Gordon Teel Sr. was a charismatic CEO with a yacht and a south Georgia hunting farm he deployed to entertain real-estate developers as he built the second-largest Atlanta-based bank in the mid-2000s. Then, the recession slammed Atlanta, and Teel’s Georgian Bank collapsed in 2009, costing the Federal Deposit Insurance Corp. more than $800 million.
There to pick up the pieces was Peter Bristow, the chief operating officer of First Citizens Bank of South Carolina, which acquired Georgian in an FDIC-assisted transaction in September 2009. “Peter was dispatched to Atlanta and spent 80% of his time there for a year, working through a very troubled loan portfolio,” says Jim Apple, the retired president of the Columbia, S.C.-based bank. “On that and other deals, he proved very effective in crisis situations.”
First Citizens BancShares Inc., which for 50 years ran separate banks in the Carolinas, has grown by pouncing on similar, often low-risk opportunities to create the nation’s biggest family-owned bank. The Holding family controls more than 70% of the Raleigh-based company, which had a market value of $5.3 billion in mid-May. Among the lesser-known of the family members, at least in North Carolina, may be Bristow, who is now president and oversees the company’s Carolinas operations, along with parts of Georgia, Virginia, West Virginia and Wisconsin. He also leads the mortgage and sales finance businesses.
Bristow, 52, is the brother-in-law of Frank Holding Jr., 56, who is in his 10th year as CEO; and Vice Chairman Hope Bryant, 55, who is responsible for offices in 13 other states where the bank operates. Over the last decade, First Citizens’ shares increased 230%, nearly double the Standard & Poor’s 500 index and triple the gain of the XLF exchange-traded fund made up of the biggest U.S. banks. With his north Raleigh office situated between the other two executives, it’s important that the trio get along — and Bristow says they do. “We are all on the same page,” he says. “We’ve done a good job of that.”
Started in Smithfield in 1898, First Citizens is now the 55th-largest U.S. bank, with $34 billion in assets. Led for decades by Lewis “Snow” Holding and his brother, Frank Holding Sr., 89, the bank has acquired more than two dozen smaller institutions across North Carolina over the last 50 years, many of them in financial peril. (Both Holdings are deceased.) Lending to medical professionals and a conservative approach have been hallmarks. First Citizens’ charge-offs from failed loans have averaged $1 for every $1,000 lent over the last two years.
“Nothing has changed for us in the way we do business or changed about our credit appetite,” says Bristow, whose wife, Claire, is one of five children of Frank Holding Sr. “That’s an important element of being family controlled. We’re not chasing trends or whatever is hot.”
The graduate of the University of Virginia joined the bank in 1991 after working for insurers in London, England, and his hometown of Richmond, Va. While Frank Holding Jr. and Bryant have spent their careers in North Carolina, Bristow worked exclusively at the South Carolina bank and was president from 2001 until 2014, when the family’s two banks merged. Operating dual banks provided some independence between Snow Holding, who led the N.C. business, and Frank Holding Sr., who oversaw South Carolina, says Apple, a 22-year bank employee.
While in South Carolina, Bristow helped integrate acquisitions to create an $8.5 billion institution, the largest bank based in the Palmetto State before the merger in 2014. (He also had stints on the boards of the state lottery and retirement-system boards.) In many of its deals, which have also helped expand First Citizens’ footprint into many new states, the FDIC took over much of the bad debt, leaving the bank with a hobbled but valuable collection of offices, customers and employees.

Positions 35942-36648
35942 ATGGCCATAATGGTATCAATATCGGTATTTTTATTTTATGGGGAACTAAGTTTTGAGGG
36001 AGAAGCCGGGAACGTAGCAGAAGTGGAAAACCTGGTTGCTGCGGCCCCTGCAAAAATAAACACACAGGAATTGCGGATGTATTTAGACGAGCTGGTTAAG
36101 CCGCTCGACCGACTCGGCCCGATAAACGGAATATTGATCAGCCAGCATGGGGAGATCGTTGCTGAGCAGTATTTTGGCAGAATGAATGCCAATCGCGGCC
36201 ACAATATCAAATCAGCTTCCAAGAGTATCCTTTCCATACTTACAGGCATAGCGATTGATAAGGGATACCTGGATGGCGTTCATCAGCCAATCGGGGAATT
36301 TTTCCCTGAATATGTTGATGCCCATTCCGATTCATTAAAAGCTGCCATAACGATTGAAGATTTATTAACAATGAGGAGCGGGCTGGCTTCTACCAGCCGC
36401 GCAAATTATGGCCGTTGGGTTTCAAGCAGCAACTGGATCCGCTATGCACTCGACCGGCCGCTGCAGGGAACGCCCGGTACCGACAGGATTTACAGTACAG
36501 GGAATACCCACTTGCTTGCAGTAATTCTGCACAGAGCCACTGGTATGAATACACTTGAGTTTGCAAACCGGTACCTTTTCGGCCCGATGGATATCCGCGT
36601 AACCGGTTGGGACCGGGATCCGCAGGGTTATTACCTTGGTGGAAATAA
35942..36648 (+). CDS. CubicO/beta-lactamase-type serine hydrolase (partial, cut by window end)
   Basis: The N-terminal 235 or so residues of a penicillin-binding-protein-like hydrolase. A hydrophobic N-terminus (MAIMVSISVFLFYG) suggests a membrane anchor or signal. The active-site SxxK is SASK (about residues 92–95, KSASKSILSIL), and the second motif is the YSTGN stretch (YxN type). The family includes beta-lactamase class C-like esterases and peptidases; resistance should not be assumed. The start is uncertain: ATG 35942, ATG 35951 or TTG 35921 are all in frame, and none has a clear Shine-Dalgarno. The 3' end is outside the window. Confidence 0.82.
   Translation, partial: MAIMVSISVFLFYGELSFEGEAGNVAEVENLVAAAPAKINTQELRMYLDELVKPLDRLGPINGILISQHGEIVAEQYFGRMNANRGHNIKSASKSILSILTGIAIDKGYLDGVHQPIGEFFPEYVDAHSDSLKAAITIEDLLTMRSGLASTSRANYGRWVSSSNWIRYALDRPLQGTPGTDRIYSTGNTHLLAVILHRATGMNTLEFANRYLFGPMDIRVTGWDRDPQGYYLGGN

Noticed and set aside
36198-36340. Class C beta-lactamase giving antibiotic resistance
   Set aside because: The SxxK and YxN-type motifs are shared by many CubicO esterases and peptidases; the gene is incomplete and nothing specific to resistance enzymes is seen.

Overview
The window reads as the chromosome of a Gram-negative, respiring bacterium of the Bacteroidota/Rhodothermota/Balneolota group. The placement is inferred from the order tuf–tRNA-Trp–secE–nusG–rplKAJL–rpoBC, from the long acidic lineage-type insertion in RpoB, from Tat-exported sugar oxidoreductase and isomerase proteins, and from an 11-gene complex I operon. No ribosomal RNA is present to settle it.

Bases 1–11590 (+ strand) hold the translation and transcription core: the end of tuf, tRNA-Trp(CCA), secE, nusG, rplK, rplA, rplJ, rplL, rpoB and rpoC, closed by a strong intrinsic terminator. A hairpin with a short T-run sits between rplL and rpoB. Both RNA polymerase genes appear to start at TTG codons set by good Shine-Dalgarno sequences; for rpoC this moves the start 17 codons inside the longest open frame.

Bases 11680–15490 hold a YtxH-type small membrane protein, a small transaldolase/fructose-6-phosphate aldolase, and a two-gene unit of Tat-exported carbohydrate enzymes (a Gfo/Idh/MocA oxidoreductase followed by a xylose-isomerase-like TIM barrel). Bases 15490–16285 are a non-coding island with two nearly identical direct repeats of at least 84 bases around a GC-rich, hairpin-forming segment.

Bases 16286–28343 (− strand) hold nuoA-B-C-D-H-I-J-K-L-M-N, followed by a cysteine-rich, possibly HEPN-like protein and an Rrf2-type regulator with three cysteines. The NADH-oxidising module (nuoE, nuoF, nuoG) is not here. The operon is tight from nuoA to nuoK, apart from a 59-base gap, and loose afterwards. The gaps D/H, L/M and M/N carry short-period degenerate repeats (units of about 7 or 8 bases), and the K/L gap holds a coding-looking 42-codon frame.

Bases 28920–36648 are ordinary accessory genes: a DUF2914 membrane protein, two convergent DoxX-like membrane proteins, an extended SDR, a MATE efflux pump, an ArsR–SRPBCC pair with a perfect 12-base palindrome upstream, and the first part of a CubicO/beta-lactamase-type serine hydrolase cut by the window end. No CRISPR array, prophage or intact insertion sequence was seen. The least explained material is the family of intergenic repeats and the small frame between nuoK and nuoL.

In Raleigh, Bristow has spent much of his time blending the two organizations. He ranks among the bank’s highest-paid executives, receiving total compensation of $1.4 million last year, a filing shows. He and his wife control about 8% of company shares.
Bristow won’t disclose merger savings but says employee retention and other metrics have outpaced initial projections. “We didn’t destroy a lot of value on the way,” he says. “There were some economies, but if it was a feet-on-the-street employee, we left them largely intact.”
Like most banks, First Citizens isn’t adding many new offices as more customers favor online services. It was different in the early 2000s, when it added about 35 South Carolina offices within five years, Apple says. But the bank also isn’t closing offices en masse, nor abandoning its many rural markets, Bristow says. The merger wave that has left many cities without a locally owned bank has helped First Citizens, he adds. “We still have branches in some small towns with 12 tellers across the front of the bank.”
One of Bristow’s current projects — another classic First Citizens’ growth play — is leading the integration of Guaranty Bank, a $1 billion suburban Milwaukee bank that failed in May 2017 because of soured mortgage loans. As part of the government-assisted transaction, the bank’s 107 grocery-store branches closed, leading to the dismissals or planned layoffs of about 600 Guaranty employees, or about 60% of its staff, the Milwaukee Business Times reported last month.
While First Citizens’ far-flung markets are led by Bryant, the bank put Bristow in charge of the Milwaukee project because of his retail and merger experience. He also carries the lessons from the Georgian Bank days. “Our core business has maintained pretty good growth, and we manage our expenses pretty well. The kicker for us is the distressed deals, which have really enhanced our earnings. For us, it’s a core competency.”